Pacific Investment Management Co. urged a state court on Monday to dismiss the wrongful termination claim of its co-founder and former star portfolio manager, Bill Gross, calling the suit “a legally groundless and sad postscript to what had been a storied career.”
In a 20-page motion, Pimco said Gross had engaged in “a pattern of conduct that was incompatible with the values and standards that Pimco expected of those entrusted with its leadership.” It alleged he resigned of his own accord when the Newport Beach bond firm demanded he adhere to them.
“This suit is only the latest step in Mr. Gross’ effort to resurrect a personal reputation damaged by his own unacceptable behavior,” the motion said.
In a statement, Gross’ lawyer, Patricia L. Glaser, said: “We are disappointed that Pimco has chosen to use a procedural tactic to delay getting to the merits of the case, but are confident in our case moving forward. Notably, Pimco’s papers do not dispute the substance of Mr. Gross’ allegations in any material way.”
Pimco’s motion is the latest in an ongoing war of words between Gross, the globally famous investor once known as the “bond king,” and the giant investment firm he cofounded more than four decades ago.
The public dispute spilled into public view in early 2014 with the resignation of Gross’ presumed successor as Pimco’s sole chief investment officer, Mohamed El-Erian. It accelerated with the abrupt departure of Gross in September 2014 and his lawsuit, filed last month in Superior Court in Santa Clara.
The feud has been enormously costly for Pimco, which has seen its flagship bond fund, Total Return, plummet to $93.7 billion under management as of the end of October from a peak of nearly $293 billion in April 2013. The outflows have tapered in recent months but Gross’ scathingly worded lawsuit has raised the specter of renewed investor defections.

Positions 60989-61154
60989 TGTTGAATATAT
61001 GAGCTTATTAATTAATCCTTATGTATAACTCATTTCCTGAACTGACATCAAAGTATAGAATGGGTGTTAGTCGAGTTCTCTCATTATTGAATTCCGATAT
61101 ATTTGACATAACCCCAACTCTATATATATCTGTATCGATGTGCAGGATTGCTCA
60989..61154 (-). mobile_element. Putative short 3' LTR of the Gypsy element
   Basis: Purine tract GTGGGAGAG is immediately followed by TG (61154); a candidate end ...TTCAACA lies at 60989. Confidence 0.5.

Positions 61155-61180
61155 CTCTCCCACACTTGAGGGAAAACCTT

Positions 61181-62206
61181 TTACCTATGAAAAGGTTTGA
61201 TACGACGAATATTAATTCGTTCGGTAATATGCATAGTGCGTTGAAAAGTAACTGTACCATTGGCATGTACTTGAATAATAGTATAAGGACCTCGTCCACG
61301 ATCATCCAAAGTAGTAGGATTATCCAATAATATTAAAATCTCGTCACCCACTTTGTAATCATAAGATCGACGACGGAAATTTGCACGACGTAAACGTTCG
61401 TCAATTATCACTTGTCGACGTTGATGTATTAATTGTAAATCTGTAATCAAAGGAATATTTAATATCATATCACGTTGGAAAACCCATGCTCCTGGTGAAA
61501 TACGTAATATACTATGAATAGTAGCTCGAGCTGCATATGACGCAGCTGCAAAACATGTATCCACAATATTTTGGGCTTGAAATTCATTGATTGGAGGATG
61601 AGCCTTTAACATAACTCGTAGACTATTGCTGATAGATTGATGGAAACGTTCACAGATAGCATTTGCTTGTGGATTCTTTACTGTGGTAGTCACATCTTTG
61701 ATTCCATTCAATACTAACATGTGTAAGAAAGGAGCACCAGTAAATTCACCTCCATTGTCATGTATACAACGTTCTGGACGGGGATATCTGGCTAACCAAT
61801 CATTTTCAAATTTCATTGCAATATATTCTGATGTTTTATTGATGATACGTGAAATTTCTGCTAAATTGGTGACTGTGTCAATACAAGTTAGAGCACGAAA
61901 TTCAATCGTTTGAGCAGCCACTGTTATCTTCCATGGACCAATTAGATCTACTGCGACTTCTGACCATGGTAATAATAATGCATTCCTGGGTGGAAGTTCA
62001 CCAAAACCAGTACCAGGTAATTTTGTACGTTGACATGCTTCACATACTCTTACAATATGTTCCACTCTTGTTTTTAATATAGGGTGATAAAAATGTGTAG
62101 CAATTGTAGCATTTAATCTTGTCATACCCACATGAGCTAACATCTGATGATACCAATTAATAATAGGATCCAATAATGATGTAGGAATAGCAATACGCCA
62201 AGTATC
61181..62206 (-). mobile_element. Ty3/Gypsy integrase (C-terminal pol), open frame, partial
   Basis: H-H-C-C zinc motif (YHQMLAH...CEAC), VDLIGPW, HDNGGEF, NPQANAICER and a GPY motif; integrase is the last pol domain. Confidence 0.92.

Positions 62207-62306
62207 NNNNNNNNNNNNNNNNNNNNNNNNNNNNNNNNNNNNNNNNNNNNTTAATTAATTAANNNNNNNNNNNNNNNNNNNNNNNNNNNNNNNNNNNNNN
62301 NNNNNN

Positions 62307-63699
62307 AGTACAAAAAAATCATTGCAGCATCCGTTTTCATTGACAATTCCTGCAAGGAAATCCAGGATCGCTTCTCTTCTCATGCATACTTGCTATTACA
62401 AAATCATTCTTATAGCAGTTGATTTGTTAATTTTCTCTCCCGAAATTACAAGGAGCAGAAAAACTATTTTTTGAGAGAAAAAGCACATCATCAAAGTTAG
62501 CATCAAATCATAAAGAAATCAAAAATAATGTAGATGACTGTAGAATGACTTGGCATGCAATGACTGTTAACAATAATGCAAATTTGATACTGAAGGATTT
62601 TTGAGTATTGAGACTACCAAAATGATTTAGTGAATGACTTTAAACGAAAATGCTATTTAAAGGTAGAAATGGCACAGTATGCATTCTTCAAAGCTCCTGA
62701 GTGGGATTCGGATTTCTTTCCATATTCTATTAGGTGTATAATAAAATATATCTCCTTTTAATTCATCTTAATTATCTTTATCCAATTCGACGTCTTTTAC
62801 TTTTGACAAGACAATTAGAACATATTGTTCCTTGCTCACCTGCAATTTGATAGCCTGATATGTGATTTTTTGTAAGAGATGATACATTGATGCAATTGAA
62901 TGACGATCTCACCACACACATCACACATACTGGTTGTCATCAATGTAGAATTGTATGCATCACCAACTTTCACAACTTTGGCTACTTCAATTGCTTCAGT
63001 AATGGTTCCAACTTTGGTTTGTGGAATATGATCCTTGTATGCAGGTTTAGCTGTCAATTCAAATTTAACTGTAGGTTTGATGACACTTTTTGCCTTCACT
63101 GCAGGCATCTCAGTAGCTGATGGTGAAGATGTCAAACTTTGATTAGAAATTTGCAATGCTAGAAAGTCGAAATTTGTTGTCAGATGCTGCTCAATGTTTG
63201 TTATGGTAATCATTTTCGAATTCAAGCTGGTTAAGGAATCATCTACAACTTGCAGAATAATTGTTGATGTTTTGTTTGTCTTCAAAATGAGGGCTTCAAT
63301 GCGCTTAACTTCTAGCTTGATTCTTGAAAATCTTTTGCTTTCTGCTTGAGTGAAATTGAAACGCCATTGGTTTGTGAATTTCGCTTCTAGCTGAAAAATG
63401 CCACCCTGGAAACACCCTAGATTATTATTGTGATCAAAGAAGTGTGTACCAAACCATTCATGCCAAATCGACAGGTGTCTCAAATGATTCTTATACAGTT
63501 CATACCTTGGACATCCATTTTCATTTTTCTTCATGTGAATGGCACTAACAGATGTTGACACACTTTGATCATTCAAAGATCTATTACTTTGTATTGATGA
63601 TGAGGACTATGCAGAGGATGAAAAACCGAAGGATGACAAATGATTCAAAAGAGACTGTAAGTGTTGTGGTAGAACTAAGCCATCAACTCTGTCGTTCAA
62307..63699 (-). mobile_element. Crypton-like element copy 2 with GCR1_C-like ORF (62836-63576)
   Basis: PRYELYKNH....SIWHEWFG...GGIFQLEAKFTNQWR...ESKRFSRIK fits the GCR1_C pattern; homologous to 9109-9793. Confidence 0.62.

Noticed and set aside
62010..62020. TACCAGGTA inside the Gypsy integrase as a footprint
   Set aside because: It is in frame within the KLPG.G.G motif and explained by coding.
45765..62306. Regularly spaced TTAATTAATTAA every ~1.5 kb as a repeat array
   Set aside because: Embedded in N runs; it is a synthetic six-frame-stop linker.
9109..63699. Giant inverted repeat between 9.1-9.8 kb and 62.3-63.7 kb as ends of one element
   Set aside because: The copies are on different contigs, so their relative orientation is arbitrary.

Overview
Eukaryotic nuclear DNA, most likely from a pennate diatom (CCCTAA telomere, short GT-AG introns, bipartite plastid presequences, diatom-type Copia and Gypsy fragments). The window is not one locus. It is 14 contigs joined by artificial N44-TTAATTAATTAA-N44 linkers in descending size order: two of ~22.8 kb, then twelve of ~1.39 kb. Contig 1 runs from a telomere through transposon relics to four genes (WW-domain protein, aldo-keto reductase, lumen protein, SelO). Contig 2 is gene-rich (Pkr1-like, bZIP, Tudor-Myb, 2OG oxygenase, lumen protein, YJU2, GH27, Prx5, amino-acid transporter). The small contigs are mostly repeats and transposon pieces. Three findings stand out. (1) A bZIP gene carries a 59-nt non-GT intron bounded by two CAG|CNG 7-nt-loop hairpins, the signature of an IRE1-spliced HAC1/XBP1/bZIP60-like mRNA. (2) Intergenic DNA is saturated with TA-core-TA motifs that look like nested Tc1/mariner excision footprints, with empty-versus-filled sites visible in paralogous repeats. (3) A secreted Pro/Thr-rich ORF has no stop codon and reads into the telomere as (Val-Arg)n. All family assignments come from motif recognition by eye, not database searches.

Gross’ suit accuses current and former Pimco executives of leaking disparaging information and ultimately engineering his ouster last year. The complaint, which alleges breach of contract, calls his opponents “money-driven” and a “cabal” of “conspirators” motivated by “greed” in their goal to oust him and take his share of Pimco’s enormous bonus pool.
Among other things, Gross alleges that Pimco executives refused to honor a verbal agreement he had reached with Michael Diekmann, chief executive of Pimco’s parent, German insurance giant Allianz, for a sharply reduced role at the firm. Until now, Pimco has confined its public statements about the litigation to a brief and dismissive news release when the suit was filed last month.
But Pimco has signaled how seriously it takes the case by hiring the Washington law firm of David Boies, a renowned litigator known for high stakes corporate and securities cases. In its motion to dismiss, Pimco mocked Gross’ complaint, saying it “reads more like a screenplay than a court pleading,” and said its “irrelevant and false personal attacks” on Gross’ former colleagues were untrue.
In any event, it claimed the lawsuit failed to state a viable legal claim. The motion said that Gross’ complaint “fails to sufficiently allege the existence” of any verbal deals and fails to allege any breach of the written contract he had with the firm.
“Pimco has moved forward since Mr. Gross’ resignation,” the motion said. “It is time for him to do the same, instead of treating this court as a forum to engage in the kind of reputational warfare embodied in his legally groundless complaint.”